Commentary, Opinion

Students have the power to effect change in Quebec through political volunteerism

The importance of youth involvement in politics was evident to me well before I started my studies at McGill. The mayor of my hometown–Moncton, New Brunswick–once told me, “I hear from a lot of older people, every day. Unfortunately, I don’t hear from many young people […] and yet every decision that we make will impact [them] much more than anyone else.”

I arrived in Montreal several months ago with no knowledge of the city’s idiosyncratic political system, but this did not discourage me from getting involved. A Google search educated me on the borough system and the various parties competing in the November 2017 municipal election. My views most aligned with those of Projet Montréal, a party created in 2004 by environmentalists focused on sustainable development. Shortly after filling out a form on Projet Montréal’s website, I received an email detailing the ways in which I could help out. Just a few days later, I found myself canvassing Montreal with candidates, knocking on doors and handing out flyers. I soon realized how valuable the experience would be to me, and why all McGill students should pursue personal and professional growth by seeking out similar opportunities.

There is a perceived barrier to entry for youth seeking to become involved in the political world, and we students must dispel it. Many who come to McGill from elsewhere unconsciously trap themselves inside the “McGill bubble.” As deadlines loom and work piles up, students feel less and less motivated to venture far from campus. But, this behaviour insulates McGillians from all that the rest of Montreal has to offer. Through political volunteerism, students can see parts of the city that they otherwise would never think to visit, all while effecting change in their community and building a better future.

According to LinkedIn, 70 per cent of new hires in 2016 found employment at companies where they had a previous connection. An exciting chance to shine for some, a necessary evil for others, networking is indisputably an integral part of the professional world. In light of such statistics, all students would be wise to start building their respective networks as early as possible. Political volunteerism is an excellent way of accomplishing this: Working on a campaign is a great avenue to meet influential and inspiring people, including many native Montrealers who can share opportunities and provide new perspectives on the city. However, the benefits extend far beyond making new friends and netting LinkedIn connections.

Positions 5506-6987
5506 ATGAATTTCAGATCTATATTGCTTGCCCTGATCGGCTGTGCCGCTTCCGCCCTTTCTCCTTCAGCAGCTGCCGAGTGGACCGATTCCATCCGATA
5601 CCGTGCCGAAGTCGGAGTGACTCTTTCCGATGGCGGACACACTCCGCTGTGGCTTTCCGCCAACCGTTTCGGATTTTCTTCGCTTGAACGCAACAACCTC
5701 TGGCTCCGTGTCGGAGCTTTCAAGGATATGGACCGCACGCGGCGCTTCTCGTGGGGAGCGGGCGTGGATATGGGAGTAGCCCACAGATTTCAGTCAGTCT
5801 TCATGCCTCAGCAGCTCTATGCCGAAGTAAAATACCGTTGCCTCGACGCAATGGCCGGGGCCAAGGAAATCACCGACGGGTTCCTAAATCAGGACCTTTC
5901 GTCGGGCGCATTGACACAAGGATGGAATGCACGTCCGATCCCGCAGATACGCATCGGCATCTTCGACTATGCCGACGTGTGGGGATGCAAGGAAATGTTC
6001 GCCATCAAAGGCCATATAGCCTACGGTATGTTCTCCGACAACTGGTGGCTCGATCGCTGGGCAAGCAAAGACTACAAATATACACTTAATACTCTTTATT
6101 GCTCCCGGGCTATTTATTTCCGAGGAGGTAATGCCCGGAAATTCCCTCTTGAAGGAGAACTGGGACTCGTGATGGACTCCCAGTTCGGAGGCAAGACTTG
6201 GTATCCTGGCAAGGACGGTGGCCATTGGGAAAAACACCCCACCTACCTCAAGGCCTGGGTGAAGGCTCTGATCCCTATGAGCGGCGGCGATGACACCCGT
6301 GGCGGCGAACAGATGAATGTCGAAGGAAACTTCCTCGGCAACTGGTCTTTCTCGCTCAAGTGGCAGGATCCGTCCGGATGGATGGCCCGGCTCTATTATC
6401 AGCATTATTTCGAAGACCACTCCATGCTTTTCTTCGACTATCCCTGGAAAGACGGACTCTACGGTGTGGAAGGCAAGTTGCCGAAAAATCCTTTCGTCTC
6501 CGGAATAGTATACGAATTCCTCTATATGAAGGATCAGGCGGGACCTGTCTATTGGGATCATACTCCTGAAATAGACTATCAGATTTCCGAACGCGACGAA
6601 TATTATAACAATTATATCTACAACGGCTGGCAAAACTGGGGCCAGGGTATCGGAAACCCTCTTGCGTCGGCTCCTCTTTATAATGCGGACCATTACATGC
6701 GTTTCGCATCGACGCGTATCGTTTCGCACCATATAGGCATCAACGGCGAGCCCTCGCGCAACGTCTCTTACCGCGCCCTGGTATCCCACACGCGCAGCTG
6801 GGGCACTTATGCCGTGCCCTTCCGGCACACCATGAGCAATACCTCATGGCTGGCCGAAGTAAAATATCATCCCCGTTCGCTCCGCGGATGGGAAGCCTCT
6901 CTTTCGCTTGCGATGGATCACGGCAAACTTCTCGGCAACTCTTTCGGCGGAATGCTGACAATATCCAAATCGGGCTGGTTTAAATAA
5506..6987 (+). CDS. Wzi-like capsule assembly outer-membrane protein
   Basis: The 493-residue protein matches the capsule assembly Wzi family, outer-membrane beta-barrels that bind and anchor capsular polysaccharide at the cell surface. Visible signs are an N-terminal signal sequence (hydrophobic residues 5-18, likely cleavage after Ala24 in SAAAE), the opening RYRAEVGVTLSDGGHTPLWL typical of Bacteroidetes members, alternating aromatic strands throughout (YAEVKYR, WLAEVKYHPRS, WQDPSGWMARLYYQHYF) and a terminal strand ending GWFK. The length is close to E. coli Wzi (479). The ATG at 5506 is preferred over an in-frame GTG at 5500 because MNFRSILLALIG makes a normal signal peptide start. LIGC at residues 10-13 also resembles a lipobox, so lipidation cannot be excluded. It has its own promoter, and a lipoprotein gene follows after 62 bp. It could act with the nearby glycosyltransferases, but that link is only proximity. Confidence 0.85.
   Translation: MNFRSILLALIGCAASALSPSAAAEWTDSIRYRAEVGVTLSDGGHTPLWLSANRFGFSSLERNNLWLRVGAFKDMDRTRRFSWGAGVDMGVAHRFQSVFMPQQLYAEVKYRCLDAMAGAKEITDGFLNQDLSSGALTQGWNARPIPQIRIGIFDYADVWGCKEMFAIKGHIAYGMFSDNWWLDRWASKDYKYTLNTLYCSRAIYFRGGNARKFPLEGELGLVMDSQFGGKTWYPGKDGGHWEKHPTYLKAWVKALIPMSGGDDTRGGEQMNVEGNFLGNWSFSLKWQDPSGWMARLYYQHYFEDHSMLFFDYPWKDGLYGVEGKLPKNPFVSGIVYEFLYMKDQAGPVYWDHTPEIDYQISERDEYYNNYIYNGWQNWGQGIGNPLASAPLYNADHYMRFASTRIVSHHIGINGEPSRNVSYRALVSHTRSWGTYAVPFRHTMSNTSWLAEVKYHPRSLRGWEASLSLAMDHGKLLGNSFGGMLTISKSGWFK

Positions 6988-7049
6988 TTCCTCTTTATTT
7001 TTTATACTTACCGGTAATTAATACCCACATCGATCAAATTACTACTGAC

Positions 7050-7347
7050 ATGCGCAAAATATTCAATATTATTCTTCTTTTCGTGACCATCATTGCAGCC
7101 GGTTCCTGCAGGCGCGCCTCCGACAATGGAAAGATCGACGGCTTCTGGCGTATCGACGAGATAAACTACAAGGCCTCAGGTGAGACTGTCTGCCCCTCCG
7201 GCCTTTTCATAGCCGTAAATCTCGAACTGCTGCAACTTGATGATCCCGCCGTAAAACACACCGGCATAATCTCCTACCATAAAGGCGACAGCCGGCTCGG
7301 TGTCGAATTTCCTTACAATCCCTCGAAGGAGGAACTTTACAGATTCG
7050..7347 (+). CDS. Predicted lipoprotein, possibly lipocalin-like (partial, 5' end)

Valérie Plante’s victory marked the first election in the city’s 375-year history of a woman to the office of mayor. [….] I certainly took some pride in the small role I played in determining the outcome.

Grassroots political work actually does have a huge impact on election outcomes, especially in municipal elections, which have small electorates relative to those in provincial and federal politics. Going door-to-door during the 2017 Montreal municipal election campaign, I felt that my conversations genuinely impacted the perspectives of many of the people I spoke with; I was surprised by the number of voters who changed their minds or solidified their views after talking with me. Importantly, my age wasn’t an impediment to my work. If anything, it was a boon. Since youth are underrepresented in Montreal politics, simply having a young person on the campaign trail is refreshing for all involved, and contributes to a wider diversity of voices shaping the city’s future.

Valérie Plante’s victory marked the first election in the city’s 375-year history of a woman to the office of mayor. A charismatic, progressive, and strong woman now occupies the highest public office of Montreal. I certainly took some pride in the small role I played in determining the outcome. Although the city will not have another municipal election until 2021, Quebec is gearing up for an provincial election in October 2018, bringing more opportunities for student involvement in local political campaigns. Polls show support for the incumbent Liberal Party–which has held power for 13 of the past 15 years–is quickly slipping, making the lead-up to this election particularly interesting. There may be significant opportunity for students to impact its outcome.

McGill students can shape Quebec. Our university is full of Canada’s brightest, most ambitious, hardest-working activists—students ready to make their mark. No matter where a student is from, and regardless of whether they stay in Montreal after graduation, their voice is valuable in supporting whichever candidate they believe is best posed to improve the fascinating city and beautiful province in which we’re privileged to study. The benefits of involvement are enormous. It’s time for students to move beyond the McGill bubble and get involved in the upcoming provincial election.


Matthew McLaughlin is in U0 studying Management at McGill. He volunteered for Valérie Plante’s 2017 mayoral campaign.


Share this:

Leave a Comment

Your email address will not be published.


Read the latest issue

Read the latest issue